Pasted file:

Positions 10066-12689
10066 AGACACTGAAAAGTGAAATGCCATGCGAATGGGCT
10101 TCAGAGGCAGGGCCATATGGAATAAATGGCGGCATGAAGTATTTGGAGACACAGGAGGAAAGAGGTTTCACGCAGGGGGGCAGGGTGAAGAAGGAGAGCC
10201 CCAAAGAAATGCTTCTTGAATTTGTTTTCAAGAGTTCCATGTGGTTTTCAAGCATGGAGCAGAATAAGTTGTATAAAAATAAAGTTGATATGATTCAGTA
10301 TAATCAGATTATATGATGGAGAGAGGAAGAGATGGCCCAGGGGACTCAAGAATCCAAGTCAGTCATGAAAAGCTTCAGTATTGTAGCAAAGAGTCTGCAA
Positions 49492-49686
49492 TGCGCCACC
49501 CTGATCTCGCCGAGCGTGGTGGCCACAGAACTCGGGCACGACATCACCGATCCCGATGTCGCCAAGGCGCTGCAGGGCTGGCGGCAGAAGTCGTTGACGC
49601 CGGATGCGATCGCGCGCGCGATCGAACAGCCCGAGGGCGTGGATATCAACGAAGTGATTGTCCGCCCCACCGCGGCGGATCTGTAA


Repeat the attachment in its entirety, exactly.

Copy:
Positions 10066-12689
10066 AGACACTGAAAAGTGAAATGCCATGCGAATGGGCT
10101 TCAGAGGCAGGGCCATATGGAATAAATGGCGGCATGAAGTATTTGGAGACACAGGAGGAAAGAGGTTTCACGCAGGGGGGCAGGGTGAAGAAGGAGAGCC
10201 CCAAAGAAATGCTTCTTGAATTTGTTTTCAAGAGTTCCATGTGGTTTTCAAGCATGGAGCAGAATAAGTTGTATAAAAATAAAGTTGATATGATTCAGTA
10301 TAATCAGATTATATGATGGAGAGAGGAAGAGATGGCCCAGGGGACTCAAGAATCCAAGTCAGTCATGAAAAGCTTCAGTATTGTAGCAAAGAGTCTGCAA
Positions 49492-49686
49492 TGCGCCACC
49501 CTGATCTCGCCGAGCGTGGTGGCCACAGAACTCGGGCACGACATCACCGATCCCGATGTCGCCAAGGCGCTGCAGGGCTGGCGGCAGAAGTCGTTGACGC
49601 CGGATGCGATCGCGCGCGCGATCGAACAGCCCGAGGGCGTGGATATCAACGAAGTGATTGTCCGCCCCACCGCGGCGGATCTGTAA